Once you get past food and shelter, human beings have two fundamental needs: connection and meaning.
We all want to be part of something bigger than ourselves, and we to know our work counts for something. These two needs transcend cultures, age, race and sex. If you want people to care, about your company or your cause, you need to find a way to help them fulfill these two fundamental needs. Too often, leaders proclaim goals without providing a framework for emotional engagement.
Here’s how to use connection and meaning to improve engagement:
1. Start with connection.
Connection is about our need to be aligned with others. From an evolutionary perspective, we don’t do well in the wild on our own. Humans are hardwired with an innate need to belong. We crave connection. Our survival depends on it. Isolation is devastating to our brain. It makes us feel like an outsider, it’s threatening to our primal sense of belonging.
When an organizational culture feels like an every man for himself rat race, people go into survival mode. They focus on self-preservation instead of collective success. It’s critical for leaders to collective goal that include stories about the team coming together.
2. The second big human need is meaning.
We want to know our individual contribution counts. The more meaning people attach to their job, or a task, the more effort they will put into doing.
Here’s an example of how to connection and meaning into an IT project.
Imagine speaking to programmers, who have to write code for lots of processes. The leader could say, “We need all this done by next week. Put your heads down and crank it out.” The expectations are clear.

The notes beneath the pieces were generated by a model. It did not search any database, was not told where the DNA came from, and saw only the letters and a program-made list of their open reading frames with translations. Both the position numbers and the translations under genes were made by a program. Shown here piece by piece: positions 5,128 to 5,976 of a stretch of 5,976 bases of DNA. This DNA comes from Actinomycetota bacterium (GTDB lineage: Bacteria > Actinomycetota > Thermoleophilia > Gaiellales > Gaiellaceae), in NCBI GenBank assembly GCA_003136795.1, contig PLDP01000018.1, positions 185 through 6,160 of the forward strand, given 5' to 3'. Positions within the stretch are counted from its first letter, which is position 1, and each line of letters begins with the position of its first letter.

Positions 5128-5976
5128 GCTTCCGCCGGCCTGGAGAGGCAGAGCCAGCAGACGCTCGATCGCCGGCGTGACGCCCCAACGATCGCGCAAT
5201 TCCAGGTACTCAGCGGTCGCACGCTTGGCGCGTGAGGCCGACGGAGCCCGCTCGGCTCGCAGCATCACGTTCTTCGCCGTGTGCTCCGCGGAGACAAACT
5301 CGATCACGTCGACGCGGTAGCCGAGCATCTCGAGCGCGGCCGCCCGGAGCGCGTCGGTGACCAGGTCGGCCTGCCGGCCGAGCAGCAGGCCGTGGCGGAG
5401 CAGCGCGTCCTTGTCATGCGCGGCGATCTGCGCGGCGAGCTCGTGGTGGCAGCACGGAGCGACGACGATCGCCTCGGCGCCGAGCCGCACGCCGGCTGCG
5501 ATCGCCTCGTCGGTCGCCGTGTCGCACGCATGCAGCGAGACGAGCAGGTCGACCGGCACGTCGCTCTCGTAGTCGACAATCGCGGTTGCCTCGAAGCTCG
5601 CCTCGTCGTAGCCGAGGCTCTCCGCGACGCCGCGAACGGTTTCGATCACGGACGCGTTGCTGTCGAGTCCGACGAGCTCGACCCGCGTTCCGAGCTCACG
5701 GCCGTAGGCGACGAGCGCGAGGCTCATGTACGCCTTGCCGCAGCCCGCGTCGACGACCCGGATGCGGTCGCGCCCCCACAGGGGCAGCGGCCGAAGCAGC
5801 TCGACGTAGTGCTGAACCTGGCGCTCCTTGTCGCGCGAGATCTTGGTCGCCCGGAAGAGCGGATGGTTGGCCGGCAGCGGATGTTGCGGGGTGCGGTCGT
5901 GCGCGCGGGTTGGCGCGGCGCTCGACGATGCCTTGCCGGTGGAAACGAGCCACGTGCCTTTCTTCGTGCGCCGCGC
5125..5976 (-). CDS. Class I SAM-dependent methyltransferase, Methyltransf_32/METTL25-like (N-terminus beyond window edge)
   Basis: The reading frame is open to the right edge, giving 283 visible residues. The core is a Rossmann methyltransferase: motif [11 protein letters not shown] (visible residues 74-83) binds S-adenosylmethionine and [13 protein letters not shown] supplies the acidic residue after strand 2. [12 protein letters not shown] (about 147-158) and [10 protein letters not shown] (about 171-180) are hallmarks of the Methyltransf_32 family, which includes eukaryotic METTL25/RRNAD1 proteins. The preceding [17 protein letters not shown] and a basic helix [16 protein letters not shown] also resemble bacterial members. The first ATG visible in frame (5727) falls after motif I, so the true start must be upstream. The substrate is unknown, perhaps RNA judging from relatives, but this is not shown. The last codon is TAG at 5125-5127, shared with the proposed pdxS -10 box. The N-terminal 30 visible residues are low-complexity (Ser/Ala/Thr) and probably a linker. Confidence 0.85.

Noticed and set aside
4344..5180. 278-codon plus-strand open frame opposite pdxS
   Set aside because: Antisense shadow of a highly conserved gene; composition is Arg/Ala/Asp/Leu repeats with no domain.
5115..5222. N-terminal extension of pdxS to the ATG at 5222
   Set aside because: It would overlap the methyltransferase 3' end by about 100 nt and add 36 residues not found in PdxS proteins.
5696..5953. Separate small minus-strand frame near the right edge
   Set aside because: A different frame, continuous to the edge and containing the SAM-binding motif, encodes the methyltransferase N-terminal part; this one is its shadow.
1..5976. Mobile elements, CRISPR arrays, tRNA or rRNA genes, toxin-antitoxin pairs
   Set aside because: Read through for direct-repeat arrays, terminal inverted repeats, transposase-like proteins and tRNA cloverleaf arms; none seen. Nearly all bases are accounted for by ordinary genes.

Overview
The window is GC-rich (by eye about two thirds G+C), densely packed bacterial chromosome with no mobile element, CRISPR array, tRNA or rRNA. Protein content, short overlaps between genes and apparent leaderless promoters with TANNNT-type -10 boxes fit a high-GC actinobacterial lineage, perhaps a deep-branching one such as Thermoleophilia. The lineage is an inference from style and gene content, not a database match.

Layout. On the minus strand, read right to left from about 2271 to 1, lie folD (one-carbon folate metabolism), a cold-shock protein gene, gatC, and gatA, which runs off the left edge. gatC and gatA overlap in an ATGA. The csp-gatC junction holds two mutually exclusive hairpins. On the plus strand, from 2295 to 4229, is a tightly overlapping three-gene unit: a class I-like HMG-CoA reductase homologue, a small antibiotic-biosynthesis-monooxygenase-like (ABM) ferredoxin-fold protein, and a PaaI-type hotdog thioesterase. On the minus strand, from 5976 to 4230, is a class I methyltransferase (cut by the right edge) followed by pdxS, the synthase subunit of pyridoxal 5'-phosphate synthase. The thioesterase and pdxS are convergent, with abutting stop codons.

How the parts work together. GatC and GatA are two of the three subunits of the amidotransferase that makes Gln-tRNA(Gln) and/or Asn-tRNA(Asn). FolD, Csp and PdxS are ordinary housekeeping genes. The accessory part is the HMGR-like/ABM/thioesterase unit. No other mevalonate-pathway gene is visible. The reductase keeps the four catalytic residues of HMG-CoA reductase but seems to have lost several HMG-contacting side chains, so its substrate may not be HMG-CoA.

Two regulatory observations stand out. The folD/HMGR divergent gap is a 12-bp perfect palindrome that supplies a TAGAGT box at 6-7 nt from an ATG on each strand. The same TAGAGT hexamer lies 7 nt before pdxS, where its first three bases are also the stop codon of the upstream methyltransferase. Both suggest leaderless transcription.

If the leader wants to leverage connection and meaning, they could say. “This project will transform daily business life for our customers,” then pull out a picture of one customers, put her on the wall and say, “This is who we’re doing this for. We’re going to save her an hour each day with these system improvements.”
The message is now framed as a group effort (connection) in the service of helping others (meaning). Which one of these is more appealing to you?
Now take it a step further, imagine you are a programmer, and after hearing this framing, you boss says something specific to you. “Rachel, all that code you wrote helps this become seamless for the client. I’m so glad you are part of this team, it’s exciting.”
How do you feel about your job now? The words of the leader matter. When you let people know directly and often, exactly how their work is impacting the project, they engage in a more meaningful way. This goes beyond simply thanking them for their deliverables. Instead, be clear about the impact they have on the larger whole.
A word of caution here, trying to rally people around a financial goal doesn’t work, at least not long term. Making more money for stockholders, doesn’t provide meaning and connection for team members.
Instead spell out the impact your initiative will have on real live people.
How does it help members, customers, or colleagues? How is this work making a difference?
You belong, and you matter. That’s what we all want to hear. When you infuse your projects with meaningful language, people get engaged, and stay engaged.